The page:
I wrote a simple program to model a market with 4 trader strategies (screenshot included): 1. Fundamental analysis 2. Trend followers 3. Counter-trend followers 4. Noise traders (to maintain market activity) The strategies are simple but each trader (500 in this example) has a different threshold for when to buy, when to take profit, and when to sell at a loss within their general strategy. The result is often unexpected price patterns (the price moves based on the balance of trade). One interesting scenario is when all participants are fully invested in the stock (including fundamental analysts). It will peak, dip a bit, get a second wind from the counter-trend traders, then the market will fail completely and drop like a rock. No matter what the paper value of the traders, when the money runs out the stock cannot maintain its price. This result relates to economic principles as well as how people balance their portfolio by redistributing assets. The example is a bit extreme, but it can help to explain general market cycles in terms of capital distribution. Another scenario is a volatile/illiquid market (I increase the price response to trade imbalances). The trend traders invest heavily when this occurs, making the bubble worse. Although fundamental analysts normally won't chase this beyond a certain point, large fund investors and others certainly do in the real markets. Greed creates the bubble, and fear causes the crash. I can model more specific strategies if anyone would like to give suggestions on what to put against each other. It would be interesting to see what general strategy works under what conditions. I can also probably model limit orders and market microstructure if I can get something more specific.

There's a few similar scenarios covered in "origin of wealth." It's a layman's book on modern quantitative non-linear research on financial markets, but the research looks interesting. Check it out when you get the chance. An interesting scenario I'd like to see is to model a "house" that has practically infinite capital and can see all the other players positions. Model something like 20 players, each with a finite amount of capital to start with. The players can not see each other's positions, nor the house. They can only observe the price action of the index they are all trading. They can also make independent fractional bets and do not have to bet each period. The job of the house is to move the price index either way by betting some amount of capital such that the aggregate bets of all players moves the index change/period proportional to the total bet magnitude and direction per period. The house must also do this in such a way, as to wipe out the players as quickly as possible. The question is, what is the optimal strategy for an independent player to bet against the participants under the above conditions. Could have a few players with objective strategies (TA/fund/whatever) and some random. The house would ultimately win as their capital and information access will beat all, but at any given point in time, they will try to wipe out the most players. Thus an independent player would possibly have a chance to find some strategy to outlast the others (something like parando's paradox). Would need to see monte carlo type runs of the scenario, and an explanation of why the optimal strategy was optimal (this is ideal of course). Anyways, if you wanted to try to run something like that, it would be interesting to see. dtrader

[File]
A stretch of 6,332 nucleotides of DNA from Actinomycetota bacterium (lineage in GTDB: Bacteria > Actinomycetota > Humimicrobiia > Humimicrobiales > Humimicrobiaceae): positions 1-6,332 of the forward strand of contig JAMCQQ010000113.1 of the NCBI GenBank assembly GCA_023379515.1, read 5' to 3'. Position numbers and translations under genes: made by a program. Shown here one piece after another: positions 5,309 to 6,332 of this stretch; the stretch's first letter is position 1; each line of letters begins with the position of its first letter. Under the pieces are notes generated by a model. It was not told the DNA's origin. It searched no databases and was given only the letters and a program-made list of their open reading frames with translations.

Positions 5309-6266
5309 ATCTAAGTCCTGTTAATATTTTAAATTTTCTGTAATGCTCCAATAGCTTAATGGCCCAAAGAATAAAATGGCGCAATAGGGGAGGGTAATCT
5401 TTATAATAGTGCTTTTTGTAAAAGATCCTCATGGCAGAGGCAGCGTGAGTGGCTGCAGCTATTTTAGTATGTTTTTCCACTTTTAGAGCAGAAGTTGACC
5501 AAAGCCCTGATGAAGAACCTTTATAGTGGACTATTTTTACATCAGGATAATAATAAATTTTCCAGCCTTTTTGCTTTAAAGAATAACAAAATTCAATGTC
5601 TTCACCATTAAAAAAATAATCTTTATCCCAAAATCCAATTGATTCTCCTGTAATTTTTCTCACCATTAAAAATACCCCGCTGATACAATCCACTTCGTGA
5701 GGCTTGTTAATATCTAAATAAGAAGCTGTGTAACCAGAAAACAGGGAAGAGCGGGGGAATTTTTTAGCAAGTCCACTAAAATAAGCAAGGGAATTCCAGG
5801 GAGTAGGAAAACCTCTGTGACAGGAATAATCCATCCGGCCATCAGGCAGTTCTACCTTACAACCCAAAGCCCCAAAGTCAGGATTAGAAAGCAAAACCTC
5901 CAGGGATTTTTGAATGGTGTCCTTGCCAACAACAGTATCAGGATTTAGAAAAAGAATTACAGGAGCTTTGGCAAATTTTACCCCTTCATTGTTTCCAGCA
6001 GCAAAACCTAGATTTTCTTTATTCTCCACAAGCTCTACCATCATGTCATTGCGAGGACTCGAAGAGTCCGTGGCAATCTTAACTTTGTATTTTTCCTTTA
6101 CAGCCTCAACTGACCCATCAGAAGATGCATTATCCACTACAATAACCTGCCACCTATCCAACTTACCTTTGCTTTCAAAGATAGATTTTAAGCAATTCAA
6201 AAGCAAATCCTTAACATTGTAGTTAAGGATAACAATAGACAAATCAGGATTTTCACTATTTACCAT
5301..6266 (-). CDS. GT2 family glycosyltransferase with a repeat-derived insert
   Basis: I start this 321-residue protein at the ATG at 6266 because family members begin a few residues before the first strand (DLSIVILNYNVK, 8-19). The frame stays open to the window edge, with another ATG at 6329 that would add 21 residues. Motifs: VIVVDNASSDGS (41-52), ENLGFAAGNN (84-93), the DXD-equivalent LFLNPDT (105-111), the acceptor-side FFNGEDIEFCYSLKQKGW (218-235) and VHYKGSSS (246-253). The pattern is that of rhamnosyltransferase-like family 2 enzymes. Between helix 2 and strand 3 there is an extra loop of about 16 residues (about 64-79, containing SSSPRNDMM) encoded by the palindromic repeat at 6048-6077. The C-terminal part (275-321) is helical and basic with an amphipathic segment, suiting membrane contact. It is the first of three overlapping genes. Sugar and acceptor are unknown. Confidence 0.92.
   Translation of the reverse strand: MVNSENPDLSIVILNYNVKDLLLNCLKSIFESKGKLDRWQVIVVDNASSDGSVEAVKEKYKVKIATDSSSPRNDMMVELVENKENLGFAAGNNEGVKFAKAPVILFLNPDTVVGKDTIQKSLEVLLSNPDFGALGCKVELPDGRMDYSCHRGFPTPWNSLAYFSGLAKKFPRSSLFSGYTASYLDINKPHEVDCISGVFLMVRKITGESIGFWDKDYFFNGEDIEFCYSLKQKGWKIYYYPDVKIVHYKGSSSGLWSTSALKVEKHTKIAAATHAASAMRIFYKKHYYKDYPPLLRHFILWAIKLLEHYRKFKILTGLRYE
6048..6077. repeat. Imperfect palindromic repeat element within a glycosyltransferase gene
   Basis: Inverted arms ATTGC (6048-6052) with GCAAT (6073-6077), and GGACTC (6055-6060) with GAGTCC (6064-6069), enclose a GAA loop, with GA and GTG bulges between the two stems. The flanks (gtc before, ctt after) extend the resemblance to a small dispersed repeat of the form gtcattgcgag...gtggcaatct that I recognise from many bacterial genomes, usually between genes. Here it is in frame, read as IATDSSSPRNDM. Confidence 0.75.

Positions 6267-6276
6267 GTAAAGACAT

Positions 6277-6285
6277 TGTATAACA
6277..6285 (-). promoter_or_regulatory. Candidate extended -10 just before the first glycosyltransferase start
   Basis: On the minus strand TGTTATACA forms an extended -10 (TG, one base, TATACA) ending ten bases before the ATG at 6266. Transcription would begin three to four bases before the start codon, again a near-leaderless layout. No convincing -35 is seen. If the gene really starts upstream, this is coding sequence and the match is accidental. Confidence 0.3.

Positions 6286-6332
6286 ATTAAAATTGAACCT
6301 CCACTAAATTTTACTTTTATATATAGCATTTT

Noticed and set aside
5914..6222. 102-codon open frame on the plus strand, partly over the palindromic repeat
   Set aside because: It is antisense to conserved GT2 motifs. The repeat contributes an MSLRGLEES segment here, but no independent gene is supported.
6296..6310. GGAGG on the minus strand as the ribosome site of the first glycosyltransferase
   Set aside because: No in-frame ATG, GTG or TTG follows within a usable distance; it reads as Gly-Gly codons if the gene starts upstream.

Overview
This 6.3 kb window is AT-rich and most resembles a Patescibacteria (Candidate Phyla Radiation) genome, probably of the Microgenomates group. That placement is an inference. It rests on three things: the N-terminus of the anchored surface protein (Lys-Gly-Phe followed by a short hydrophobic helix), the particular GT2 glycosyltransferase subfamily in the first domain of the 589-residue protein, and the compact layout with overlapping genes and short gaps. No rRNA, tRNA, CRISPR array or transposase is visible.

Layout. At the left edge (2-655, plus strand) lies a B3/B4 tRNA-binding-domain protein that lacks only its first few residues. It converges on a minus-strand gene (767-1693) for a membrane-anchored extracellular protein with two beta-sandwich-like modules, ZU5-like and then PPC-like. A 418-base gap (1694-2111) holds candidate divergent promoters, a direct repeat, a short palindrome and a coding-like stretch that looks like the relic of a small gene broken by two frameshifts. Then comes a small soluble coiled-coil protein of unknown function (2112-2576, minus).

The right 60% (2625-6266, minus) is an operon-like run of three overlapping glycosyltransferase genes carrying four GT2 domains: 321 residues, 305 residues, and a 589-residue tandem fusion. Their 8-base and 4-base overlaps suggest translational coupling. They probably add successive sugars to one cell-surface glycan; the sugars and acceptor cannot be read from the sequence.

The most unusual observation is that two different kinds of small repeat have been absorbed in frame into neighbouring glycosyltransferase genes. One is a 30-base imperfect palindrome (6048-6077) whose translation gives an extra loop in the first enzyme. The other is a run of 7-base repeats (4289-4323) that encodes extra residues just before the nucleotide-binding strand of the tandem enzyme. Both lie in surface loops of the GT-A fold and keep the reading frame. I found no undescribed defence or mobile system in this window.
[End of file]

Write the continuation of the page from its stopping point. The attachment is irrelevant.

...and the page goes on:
That type of scenario sounds a lot like some of the academic papers and simulations I've read (awhile back, foggy on the details). I'm actually trying to do it based on real-life market structure (such as NASDAQ or NYSE model, or at least supporting limit orders) and evolving trader strategies as they get wiped out or optimize to the market. My intuition is that most traders use simple order types (buy at market), but modeling liquidity requires some traders with a limit order strategy (otherwise only the market makers absorb orders; we know this is not entirely true, but the portion of ECN trades varies widely and doesn't exist in some securities; also, can't market makers place orders on ECNs too? Transparency and all that...) One important factor is what the market composition really is. For instance, relatively inactive investors like for retirement accounts vs. managed accounts that rebalance vs. active traders vs. fund managers who have legal requirments/restrictions. How many people buy and hold vs. how many are active in trading the float for real. Basically part of the puzzle is the activity distribution with respect to time, and how much volume each type generates. They also have different complex triggers such as value trading, market timing, news reaction, technical trading, or emotional trading/gambling/guessing. My goal is not actually to model "rational participants". Rather, competing strategies that represent more realistic behavioral distributions. For instance, is most of the daily volume daytrading or technical trading? Are most of the big moves caused by large investors coupled with news traders or value traders? From even my academic reading, the market is inefficient simply because rational/informed investors have no purpose in fighting noise/news/random traders. As you might observe from charts, trends and cycles are more common than flat, stagnant markets because movement prompts more movement and it's self-propelling to the point where rational investors take their profits and get out. Only when external money/interest dries up does the stock tend to fall (in general terms).

Here is an example of price response when all participants are noise traders (long trades only, no strategy, small random chance each cycle to buy or sell if have holdings).